What is an orofacial myofunctional disorder (OMD)?

In Latin, “oro-” means “mouth/oral,” “facial” means “face,” and “myo-” means “muscle,” so an orofacial myofunctional disorder (OMD) is an inappropriate movement/function of the muscles related to the mouth and/or face. These can result in malocclusions (overjet, overbite, underbite, crossbite, open bite, etc.), temporomandibular joint (TMJ) disorders, airway difficulties (snoring, teeth clenching/grinding), changes in facial appearance, and difficulties with eating and drinking. A very common OMD is often labelled as “tongue thrust.”

What causes orofacial myofunctional disorders?

Orofacial myofunctional disorders can be caused by sucking habits (thumb, fingers, pacifiers, bottles, sippy cups), structural abnormalities (large tonsils/adenoids, tongue tie, lip tie, high palate), chronic open mouth posture, or even neurological/developmental abnormalities.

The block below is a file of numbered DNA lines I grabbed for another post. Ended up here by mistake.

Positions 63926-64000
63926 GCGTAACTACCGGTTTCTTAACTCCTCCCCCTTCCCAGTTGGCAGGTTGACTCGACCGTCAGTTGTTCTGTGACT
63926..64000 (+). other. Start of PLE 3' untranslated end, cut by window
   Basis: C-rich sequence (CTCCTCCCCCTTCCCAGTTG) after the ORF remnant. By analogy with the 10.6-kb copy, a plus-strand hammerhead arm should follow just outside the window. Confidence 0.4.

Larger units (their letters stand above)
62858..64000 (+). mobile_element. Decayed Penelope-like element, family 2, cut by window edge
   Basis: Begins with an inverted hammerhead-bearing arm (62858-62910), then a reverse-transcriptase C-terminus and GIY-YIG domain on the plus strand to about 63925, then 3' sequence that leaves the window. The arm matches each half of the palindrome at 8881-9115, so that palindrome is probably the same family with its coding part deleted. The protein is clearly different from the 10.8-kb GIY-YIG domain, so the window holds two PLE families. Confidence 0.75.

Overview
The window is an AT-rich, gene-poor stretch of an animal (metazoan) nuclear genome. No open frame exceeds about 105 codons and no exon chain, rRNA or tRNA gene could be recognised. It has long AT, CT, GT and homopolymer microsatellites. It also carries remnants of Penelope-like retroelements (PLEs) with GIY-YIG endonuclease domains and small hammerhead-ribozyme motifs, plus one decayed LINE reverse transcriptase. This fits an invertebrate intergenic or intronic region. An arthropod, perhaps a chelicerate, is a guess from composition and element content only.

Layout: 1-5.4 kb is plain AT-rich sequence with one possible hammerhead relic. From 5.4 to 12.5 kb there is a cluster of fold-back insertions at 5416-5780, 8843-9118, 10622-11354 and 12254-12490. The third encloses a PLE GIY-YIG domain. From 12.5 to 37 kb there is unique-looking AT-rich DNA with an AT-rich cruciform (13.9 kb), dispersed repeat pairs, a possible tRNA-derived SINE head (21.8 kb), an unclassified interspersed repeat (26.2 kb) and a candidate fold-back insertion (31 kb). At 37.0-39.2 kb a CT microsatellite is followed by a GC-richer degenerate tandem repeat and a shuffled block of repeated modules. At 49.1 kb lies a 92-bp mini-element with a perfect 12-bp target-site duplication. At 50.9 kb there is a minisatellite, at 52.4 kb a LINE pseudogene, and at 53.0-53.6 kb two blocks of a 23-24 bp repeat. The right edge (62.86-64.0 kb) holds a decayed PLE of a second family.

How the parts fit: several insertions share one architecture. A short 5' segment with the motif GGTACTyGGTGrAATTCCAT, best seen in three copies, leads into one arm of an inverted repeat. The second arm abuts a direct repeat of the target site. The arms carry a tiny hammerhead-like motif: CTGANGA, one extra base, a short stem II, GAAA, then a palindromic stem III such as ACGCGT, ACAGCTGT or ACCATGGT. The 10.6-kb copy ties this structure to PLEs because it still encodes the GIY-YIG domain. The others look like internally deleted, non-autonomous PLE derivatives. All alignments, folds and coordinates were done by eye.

How do you treat an orofacial myofunctional disorder (OMD)?

Orofacial myofunctional disorders (OMD) is often a team approach. We have worked closely with Dr. Ghaheri, one of the leading ENT’s in tongue and lip ties. We have also collaborated with dentists and orthodontists as appropriate. Orthodontics alone can rarely completely treat an OMD. It might change some of the symptoms, such as closing an anterior open bite. However, if the underlying cause of the anterior open bite isn’t addressed through teaching correct oral resting posture and movement for speech/swallowing, we have seen those anterior open bites with a frontal lisp, turn into a bilateral open bite and lateral lisp.